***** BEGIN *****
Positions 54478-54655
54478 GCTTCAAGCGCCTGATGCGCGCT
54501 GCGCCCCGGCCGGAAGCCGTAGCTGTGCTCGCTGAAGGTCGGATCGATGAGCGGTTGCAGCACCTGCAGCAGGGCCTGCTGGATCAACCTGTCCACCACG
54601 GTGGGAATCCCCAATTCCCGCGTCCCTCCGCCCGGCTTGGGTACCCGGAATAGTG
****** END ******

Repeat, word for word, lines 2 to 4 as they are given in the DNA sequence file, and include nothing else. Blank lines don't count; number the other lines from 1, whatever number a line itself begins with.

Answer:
54478 GCTTCAAGCGCCTGATGCGCGCT
54501 GCGCCCCGGCCGGAAGCCGTAGCTGTGCTCGCTGAAGGTCGGATCGATGAGCGGTTGCAGCACCTGCAGCAGGGCCTGCTGGATCAACCTGTCCACCACG
54601 GTGGGAATCCCCAATTCCCGCGTCCCTCCGCCCGGCTTGGGTACCCGGAATAGTG